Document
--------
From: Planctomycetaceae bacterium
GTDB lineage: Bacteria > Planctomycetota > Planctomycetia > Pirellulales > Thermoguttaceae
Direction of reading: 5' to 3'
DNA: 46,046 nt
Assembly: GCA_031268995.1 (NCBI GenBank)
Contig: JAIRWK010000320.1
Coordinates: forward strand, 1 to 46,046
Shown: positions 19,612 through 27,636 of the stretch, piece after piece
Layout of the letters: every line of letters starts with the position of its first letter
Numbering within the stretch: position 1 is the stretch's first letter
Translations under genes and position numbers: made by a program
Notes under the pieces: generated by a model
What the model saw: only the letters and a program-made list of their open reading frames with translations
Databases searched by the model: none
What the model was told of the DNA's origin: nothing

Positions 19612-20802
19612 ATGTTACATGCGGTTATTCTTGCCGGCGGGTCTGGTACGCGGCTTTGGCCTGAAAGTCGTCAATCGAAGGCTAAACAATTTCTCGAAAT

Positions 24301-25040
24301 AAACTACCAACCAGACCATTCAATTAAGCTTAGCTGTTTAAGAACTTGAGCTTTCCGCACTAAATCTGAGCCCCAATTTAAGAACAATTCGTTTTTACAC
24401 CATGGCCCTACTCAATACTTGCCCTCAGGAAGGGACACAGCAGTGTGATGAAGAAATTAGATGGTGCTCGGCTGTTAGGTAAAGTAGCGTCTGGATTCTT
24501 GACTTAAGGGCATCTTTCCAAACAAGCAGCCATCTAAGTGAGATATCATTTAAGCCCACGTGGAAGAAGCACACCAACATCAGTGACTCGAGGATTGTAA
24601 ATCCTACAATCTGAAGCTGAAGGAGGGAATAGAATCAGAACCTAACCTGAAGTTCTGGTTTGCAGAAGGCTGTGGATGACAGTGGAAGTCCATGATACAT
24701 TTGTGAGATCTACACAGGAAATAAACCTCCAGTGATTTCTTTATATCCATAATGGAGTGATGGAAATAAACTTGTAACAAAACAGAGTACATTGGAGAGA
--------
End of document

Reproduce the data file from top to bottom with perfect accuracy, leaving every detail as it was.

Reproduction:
From: Planctomycetaceae bacterium
GTDB lineage: Bacteria > Planctomycetota > Planctomycetia > Pirellulales > Thermoguttaceae
Direction of reading: 5' to 3'
DNA: 46,046 nt
Assembly: GCA_031268995.1 (NCBI GenBank)
Contig: JAIRWK010000320.1
Coordinates: forward strand, 1 to 46,046
Shown: positions 19,612 through 27,636 of the stretch, piece after piece
Layout of the letters: every line of letters starts with the position of its first letter
Numbering within the stretch: position 1 is the stretch's first letter
Translations under genes and position numbers: made by a program
Notes under the pieces: generated by a model
What the model saw: only the letters and a program-made list of their open reading frames with translations
Databases searched by the model: none
What the model was told of the DNA's origin: nothing

Positions 19612-20802
19612 ATGTTACATGCGGTTATTCTTGCCGGCGGGTCTGGTACGCGGCTTTGGCCTGAAAGTCGTCAATCGAAGGCTAAACAATTTCTCGAAAT

Positions 24301-25040
24301 AAACTACCAACCAGACCATTCAATTAAGCTTAGCTGTTTAAGAACTTGAGCTTTCCGCACTAAATCTGAGCCCCAATTTAAGAACAATTCGTTTTTACAC
24401 CATGGCCCTACTCAATACTTGCCCTCAGGAAGGGACACAGCAGTGTGATGAAGAAATTAGATGGTGCTCGGCTGTTAGGTAAAGTAGCGTCTGGATTCTT
24501 GACTTAAGGGCATCTTTCCAAACAAGCAGCCATCTAAGTGAGATATCATTTAAGCCCACGTGGAAGAAGCACACCAACATCAGTGACTCGAGGATTGTAA
24601 ATCCTACAATCTGAAGCTGAAGGAGGGAATAGAATCAGAACCTAACCTGAAGTTCTGGTTTGCAGAAGGCTGTGGATGACAGTGGAAGTCCATGATACAT
24701 TTGTGAGATCTACACAGGAAATAAACCTCCAGTGATTTCTTTATATCCATAATGGAGTGATGGAAATAAACTTGTAACAAAACAGAGTACATTGGAGAGA